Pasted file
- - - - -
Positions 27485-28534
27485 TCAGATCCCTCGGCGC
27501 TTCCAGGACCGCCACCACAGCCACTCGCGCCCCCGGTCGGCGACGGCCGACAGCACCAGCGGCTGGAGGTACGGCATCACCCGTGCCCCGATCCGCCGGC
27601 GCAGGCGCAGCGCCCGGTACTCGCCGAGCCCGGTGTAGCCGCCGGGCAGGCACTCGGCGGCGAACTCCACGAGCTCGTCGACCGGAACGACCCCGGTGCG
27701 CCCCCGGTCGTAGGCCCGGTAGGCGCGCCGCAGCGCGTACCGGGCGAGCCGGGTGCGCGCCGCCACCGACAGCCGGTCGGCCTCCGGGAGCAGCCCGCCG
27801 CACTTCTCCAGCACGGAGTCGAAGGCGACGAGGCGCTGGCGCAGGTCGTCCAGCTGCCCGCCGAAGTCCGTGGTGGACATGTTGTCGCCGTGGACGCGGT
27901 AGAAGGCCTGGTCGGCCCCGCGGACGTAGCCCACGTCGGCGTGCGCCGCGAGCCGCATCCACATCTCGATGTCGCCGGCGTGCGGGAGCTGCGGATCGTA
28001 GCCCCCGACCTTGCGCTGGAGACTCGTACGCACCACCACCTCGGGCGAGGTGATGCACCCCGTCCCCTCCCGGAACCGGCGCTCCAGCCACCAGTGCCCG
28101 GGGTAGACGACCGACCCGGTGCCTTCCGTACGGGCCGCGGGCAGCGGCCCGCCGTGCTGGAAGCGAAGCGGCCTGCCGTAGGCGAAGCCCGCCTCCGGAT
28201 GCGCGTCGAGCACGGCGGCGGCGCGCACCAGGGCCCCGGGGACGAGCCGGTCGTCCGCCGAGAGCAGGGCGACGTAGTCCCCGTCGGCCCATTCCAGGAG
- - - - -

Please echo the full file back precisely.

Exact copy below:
Positions 27485-28534
27485 TCAGATCCCTCGGCGC
27501 TTCCAGGACCGCCACCACAGCCACTCGCGCCCCCGGTCGGCGACGGCCGACAGCACCAGCGGCTGGAGGTACGGCATCACCCGTGCCCCGATCCGCCGGC
27601 GCAGGCGCAGCGCCCGGTACTCGCCGAGCCCGGTGTAGCCGCCGGGCAGGCACTCGGCGGCGAACTCCACGAGCTCGTCGACCGGAACGACCCCGGTGCG
27701 CCCCCGGTCGTAGGCCCGGTAGGCGCGCCGCAGCGCGTACCGGGCGAGCCGGGTGCGCGCCGCCACCGACAGCCGGTCGGCCTCCGGGAGCAGCCCGCCG
27801 CACTTCTCCAGCACGGAGTCGAAGGCGACGAGGCGCTGGCGCAGGTCGTCCAGCTGCCCGCCGAAGTCCGTGGTGGACATGTTGTCGCCGTGGACGCGGT
27901 AGAAGGCCTGGTCGGCCCCGCGGACGTAGCCCACGTCGGCGTGCGCCGCGAGCCGCATCCACATCTCGATGTCGCCGGCGTGCGGGAGCTGCGGATCGTA
28001 GCCCCCGACCTTGCGCTGGAGACTCGTACGCACCACCACCTCGGGCGAGGTGATGCACCCCGTCCCCTCCCGGAACCGGCGCTCCAGCCACCAGTGCCCG
28101 GGGTAGACGACCGACCCGGTGCCTTCCGTACGGGCCGCGGGCAGCGGCCCGCCGTGCTGGAAGCGAAGCGGCCTGCCGTAGGCGAAGCCCGCCTCCGGAT
28201 GCGCGTCGAGCACGGCGGCGGCGCGCACCAGGGCCCCGGGGACGAGCCGGTCGTCCGCCGAGAGCAGGGCGACGTAGTCCCCGTCGGCCCATTCCAGGAG